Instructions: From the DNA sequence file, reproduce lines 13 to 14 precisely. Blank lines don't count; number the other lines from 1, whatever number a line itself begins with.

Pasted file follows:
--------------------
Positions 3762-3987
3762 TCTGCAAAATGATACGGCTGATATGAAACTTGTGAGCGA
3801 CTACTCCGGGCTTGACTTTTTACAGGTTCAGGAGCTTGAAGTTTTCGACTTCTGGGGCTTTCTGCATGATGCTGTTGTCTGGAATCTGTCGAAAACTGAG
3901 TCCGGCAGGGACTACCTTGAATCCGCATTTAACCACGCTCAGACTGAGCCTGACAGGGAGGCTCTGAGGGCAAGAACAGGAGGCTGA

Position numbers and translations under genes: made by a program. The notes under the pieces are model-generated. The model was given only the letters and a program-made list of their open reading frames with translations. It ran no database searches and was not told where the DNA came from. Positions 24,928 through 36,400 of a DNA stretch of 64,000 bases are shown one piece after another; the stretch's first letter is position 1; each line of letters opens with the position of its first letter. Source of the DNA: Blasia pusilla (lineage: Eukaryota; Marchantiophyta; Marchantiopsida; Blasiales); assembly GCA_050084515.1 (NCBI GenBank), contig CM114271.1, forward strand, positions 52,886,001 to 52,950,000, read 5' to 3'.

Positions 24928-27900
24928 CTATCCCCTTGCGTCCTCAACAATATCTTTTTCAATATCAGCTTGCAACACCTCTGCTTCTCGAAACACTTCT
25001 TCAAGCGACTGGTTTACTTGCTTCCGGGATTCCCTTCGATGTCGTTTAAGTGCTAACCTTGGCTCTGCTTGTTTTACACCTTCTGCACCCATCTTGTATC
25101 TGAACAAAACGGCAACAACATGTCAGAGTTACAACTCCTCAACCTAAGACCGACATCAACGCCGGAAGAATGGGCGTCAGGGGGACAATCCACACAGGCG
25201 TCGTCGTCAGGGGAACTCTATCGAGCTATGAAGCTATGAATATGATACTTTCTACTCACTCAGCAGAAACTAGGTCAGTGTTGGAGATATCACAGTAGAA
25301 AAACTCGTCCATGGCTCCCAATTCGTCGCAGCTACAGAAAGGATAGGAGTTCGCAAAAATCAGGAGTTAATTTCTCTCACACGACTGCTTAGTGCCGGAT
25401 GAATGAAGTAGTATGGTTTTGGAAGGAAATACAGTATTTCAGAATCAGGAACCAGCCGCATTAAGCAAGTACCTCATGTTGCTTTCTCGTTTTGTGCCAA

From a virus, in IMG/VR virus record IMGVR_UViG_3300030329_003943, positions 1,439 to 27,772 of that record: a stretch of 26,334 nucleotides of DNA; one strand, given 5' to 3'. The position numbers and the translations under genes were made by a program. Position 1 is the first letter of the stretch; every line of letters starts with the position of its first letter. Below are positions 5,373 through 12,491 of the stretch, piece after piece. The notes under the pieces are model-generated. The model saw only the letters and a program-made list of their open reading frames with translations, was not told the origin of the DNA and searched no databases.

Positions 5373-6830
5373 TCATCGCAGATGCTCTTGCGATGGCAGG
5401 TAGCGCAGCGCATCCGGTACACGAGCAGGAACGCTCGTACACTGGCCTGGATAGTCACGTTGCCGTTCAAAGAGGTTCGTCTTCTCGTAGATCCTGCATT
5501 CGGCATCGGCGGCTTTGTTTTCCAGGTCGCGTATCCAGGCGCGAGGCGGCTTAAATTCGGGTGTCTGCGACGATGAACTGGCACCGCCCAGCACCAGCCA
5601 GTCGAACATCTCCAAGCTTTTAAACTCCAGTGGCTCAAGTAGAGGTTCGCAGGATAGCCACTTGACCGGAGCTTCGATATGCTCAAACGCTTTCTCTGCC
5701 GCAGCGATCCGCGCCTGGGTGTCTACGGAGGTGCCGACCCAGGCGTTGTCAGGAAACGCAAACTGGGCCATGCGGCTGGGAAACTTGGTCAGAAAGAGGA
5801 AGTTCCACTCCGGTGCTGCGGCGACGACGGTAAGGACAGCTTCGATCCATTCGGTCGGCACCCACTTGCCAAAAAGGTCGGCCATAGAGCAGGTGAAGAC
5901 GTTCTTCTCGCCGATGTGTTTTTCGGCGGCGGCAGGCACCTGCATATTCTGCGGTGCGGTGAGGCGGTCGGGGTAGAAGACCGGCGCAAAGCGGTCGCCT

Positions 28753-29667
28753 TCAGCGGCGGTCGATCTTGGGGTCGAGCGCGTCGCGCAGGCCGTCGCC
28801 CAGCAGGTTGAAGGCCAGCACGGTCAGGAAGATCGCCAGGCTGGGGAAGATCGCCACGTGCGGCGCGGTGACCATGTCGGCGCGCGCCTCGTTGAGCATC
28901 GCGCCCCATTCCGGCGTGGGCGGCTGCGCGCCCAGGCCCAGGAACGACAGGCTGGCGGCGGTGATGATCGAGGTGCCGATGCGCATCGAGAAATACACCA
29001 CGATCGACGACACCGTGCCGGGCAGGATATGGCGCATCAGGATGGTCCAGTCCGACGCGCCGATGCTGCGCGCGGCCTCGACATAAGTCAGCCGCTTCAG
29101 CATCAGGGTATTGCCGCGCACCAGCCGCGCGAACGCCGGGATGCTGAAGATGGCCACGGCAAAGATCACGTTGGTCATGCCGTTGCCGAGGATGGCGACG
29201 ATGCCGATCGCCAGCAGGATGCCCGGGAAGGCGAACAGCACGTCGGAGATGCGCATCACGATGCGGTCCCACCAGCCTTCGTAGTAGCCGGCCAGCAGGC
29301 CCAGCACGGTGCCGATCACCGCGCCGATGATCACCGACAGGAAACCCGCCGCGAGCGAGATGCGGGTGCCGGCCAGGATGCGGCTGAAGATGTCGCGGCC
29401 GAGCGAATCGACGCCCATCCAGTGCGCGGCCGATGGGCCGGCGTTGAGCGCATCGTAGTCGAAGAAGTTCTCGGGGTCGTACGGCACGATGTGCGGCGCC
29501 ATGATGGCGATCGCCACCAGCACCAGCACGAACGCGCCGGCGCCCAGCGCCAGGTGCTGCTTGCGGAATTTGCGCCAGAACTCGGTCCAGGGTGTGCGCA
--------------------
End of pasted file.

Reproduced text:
From a virus, in IMG/VR virus record IMGVR_UViG_3300030329_003943, positions 1,439 to 27,772 of that record: a stretch of 26,334 nucleotides of DNA; one strand, given 5' to 3'. The position numbers and the translations under genes were made by a program. Position 1 is the first letter of the stretch; every line of letters starts with the position of its first letter. Below are positions 5,373 through 12,491 of the stretch, piece after piece. The notes under the pieces are model-generated. The model saw only the letters and a program-made list of their open reading frames with translations, was not told the origin of the DNA and searched no databases.

Positions 5373-6830